At first glance, the horror-themed restaurant at 216 West 44th Street looks like everything wrong with Times Square. The Jekyll and Hyde Club is tacky, noisy, crowded, overpriced, and packed with tourists. And looking at the Yelp reviews, it looks like you could get better food literally anywhere else two blocks over in Hell’s Kitchen. (Readers, do New York a favor. When you see tourists near here, give them a hearty shove in the direction of 9th Avenue. They’ll be grateful in the end.)
But take a look at the plaque next to the entrance, and you’ll discover a link to the days when 216 West 44th played host to another kind of tourist: the Allied Armed Forces.
In 1912, the New York City theater scene was going through a tremendous migration uptown. For decades, the center of legitimate theater was Herald Square, but with so many theaters already crowding for attention, many owners were breaking ground ten blocks north on Broadway. This transition is immortalized in George M. Cohan’s “Give My Regards to Broadway.” ”Give my regards to Broadway/Remember me at Herald Square./Tell all the gang at 42nd Street/That I will soon be there!”
The first was theater impresario Oscar Hammerstein I (the father of the Oscar Hammerstein you’re thinking of), who built his Olympia on the corner of Broadway and 44th in 1895. Other owners quickly followed suit. One such theater owner was Lee Shubert, who was desperate to reunite the most celebrated vaudevillians of the day: Weber and Fields.
Since the 1880s, Lew Fields (born Moses Schoenfield) and Joseph Weber had been the most popular vaudevillians in the burlesque musical scene. Though they were both second-generation Polish Jews, their signature act was a pair of German immigrants named “Mike and Meyer.” Fields played the tall, slick Meyer who would try to con fresh-off-the-boat Mike (played by the dimunitive Weber in a fat suit), with Mike typically getting the best of him. One act called “I’m a Gizzard” finds Meyer attempting to hypnotize Mike, convincing him he’s traveling through a dozen different cities. The plan falls apart when Meyer tells him he’s back in New York, and Mike responds that he’s only in Brooklyn. (Listen to a Vitrola recording here.) Their characters spoke in broad “Dutch” accents and broken English for comedic effect. For example:
MIKE: I receividid a letter for mein goil, but I don’t know how to writtenin her back.
MYER: Writtenin her back! Such an edumucation you got it? Writtenin her back! You mean rottenin her back. How can you answer her ven you don’t know how to write?
MIKE: Dot makes no never mind. She don’t know how to read.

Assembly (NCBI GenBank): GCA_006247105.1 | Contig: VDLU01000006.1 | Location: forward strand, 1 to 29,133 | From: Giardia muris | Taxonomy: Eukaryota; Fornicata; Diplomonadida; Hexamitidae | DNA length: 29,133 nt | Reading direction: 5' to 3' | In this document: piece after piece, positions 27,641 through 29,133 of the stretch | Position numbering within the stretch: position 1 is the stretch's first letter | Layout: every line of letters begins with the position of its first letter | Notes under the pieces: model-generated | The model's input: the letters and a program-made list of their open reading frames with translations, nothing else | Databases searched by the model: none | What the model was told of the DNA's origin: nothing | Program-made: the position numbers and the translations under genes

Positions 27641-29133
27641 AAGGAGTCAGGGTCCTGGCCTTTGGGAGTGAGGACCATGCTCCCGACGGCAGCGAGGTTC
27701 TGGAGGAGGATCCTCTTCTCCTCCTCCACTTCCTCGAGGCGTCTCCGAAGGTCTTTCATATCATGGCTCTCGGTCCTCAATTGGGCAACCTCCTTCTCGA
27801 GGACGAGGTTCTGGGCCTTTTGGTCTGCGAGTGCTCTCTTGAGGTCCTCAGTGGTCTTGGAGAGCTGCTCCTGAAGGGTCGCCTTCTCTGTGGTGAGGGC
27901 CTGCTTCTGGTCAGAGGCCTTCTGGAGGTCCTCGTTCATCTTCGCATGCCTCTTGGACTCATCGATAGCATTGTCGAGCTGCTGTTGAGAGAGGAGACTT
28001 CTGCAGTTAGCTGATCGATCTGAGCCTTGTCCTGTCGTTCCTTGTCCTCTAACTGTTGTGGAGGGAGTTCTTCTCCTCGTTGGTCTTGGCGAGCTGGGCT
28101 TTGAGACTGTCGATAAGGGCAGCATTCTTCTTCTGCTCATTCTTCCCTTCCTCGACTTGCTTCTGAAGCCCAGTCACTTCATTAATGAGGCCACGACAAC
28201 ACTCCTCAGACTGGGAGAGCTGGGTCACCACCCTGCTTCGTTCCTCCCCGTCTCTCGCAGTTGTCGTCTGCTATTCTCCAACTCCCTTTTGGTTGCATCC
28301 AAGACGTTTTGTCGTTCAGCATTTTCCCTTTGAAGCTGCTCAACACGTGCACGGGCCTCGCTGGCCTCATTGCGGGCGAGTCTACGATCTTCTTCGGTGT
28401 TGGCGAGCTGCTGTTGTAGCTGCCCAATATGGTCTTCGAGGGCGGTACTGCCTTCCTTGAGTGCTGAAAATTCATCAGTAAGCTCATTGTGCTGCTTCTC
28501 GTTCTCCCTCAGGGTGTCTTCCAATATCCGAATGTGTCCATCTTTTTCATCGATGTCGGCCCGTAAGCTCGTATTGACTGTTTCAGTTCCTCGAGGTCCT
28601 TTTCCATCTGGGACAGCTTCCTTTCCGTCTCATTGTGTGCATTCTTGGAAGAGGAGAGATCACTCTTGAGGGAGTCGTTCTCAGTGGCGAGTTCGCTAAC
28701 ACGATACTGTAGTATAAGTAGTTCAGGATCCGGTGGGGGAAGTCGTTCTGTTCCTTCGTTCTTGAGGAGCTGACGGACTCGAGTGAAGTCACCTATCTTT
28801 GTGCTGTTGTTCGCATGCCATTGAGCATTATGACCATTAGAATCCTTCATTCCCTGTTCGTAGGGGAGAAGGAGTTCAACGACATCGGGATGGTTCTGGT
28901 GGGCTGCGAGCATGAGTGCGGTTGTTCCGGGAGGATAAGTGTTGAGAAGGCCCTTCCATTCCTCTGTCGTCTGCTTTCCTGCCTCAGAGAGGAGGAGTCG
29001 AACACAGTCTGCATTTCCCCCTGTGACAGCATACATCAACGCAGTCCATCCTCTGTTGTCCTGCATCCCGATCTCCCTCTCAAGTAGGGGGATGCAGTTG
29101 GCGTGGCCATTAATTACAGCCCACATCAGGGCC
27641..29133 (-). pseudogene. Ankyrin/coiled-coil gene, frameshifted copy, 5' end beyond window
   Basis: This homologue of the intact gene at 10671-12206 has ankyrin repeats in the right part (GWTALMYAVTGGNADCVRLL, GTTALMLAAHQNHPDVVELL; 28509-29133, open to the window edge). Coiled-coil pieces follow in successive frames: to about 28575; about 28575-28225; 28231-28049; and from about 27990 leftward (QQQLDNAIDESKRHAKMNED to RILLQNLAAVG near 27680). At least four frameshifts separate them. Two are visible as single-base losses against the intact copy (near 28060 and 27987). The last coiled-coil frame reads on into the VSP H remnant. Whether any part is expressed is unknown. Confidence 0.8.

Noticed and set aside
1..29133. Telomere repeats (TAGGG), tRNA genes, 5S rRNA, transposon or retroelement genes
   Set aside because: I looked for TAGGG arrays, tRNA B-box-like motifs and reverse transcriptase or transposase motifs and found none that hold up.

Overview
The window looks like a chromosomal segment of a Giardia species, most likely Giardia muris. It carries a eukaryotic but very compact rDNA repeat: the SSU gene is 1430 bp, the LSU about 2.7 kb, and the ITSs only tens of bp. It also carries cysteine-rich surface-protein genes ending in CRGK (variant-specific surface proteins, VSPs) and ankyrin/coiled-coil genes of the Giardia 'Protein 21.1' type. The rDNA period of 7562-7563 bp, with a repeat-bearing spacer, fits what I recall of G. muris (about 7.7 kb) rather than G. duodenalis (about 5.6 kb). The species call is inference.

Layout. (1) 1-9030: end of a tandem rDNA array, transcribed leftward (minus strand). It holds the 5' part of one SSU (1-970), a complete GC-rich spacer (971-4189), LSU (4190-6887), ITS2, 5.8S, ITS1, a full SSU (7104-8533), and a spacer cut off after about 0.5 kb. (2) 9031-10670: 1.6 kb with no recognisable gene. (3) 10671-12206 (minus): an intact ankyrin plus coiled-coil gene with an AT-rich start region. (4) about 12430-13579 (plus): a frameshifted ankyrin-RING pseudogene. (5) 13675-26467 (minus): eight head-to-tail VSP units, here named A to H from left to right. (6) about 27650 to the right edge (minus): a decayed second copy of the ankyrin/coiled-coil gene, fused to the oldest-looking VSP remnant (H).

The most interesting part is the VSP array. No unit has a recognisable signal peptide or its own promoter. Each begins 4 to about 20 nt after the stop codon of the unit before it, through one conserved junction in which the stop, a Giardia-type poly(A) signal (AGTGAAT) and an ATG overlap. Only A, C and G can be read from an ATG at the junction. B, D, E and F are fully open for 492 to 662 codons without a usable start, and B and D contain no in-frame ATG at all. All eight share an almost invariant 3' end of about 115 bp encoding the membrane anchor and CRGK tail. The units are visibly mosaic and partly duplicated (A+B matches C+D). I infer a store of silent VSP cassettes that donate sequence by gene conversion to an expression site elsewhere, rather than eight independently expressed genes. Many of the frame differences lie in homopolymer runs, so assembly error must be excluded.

By 1904, the duo had split up, but theater owner Lee Shubert lured them into a comeback with the Weber and Fields Music Hall at 216 West 44th Street in 1912. Shubert leased the land from Vincent Astor (Times Square’s biggest landowner) and hired William A. Swasey to build a 1,465-seat theater complete with a rooftop restaurant and basement rathskeller called Club Alabam. The old team reunited…for about 60 performances before splitting up again. With the title act gone, Shubert swiftly renamed the venue the 44th Street Theatre.
The 44th Street Theatre had its fair share of flops and successes, including Mae West’s first stage appearance in 1919. The biggest hit was the Marx Brothers’ stage review Animal Crackers, featuring the song “Hooray for Captain Spaulding.” (Did someone call me schnorrer?)
For many, the real event was downstairs. Come prohibition, the downstairs bar was converted into a speakeasy called the Little Club. The club was strictly members only, perhaps a bit too strict. A drunken patron shot and wounded an elevator boy in 1929 for not letting him into the empty bar at 5 a.m. After Prohibition, the bar closed and remained vacant for years. It would take the American Theatre Wing and the dawn of World War II to open it back up.
The American Theatre Wing, the organization that hosts the Tonys, was founded in 1940 by Rachel Crothers, Minnie Dupree, and Josephine Hull as the American Theatre Wing of Allied Relief, designed to rally theater workers to aid the British War effort. With the attack on Pearl Harbor, their attention turned to supporting the troops right here in New York City. The trio decided to create a free cabaret and supper club for soldiers on leave called the Stage Door Canteen, completely staffed by the Broadway community. It would be “the pool into which the entertainment world will pour its gifts for the men who are going to fight for us.”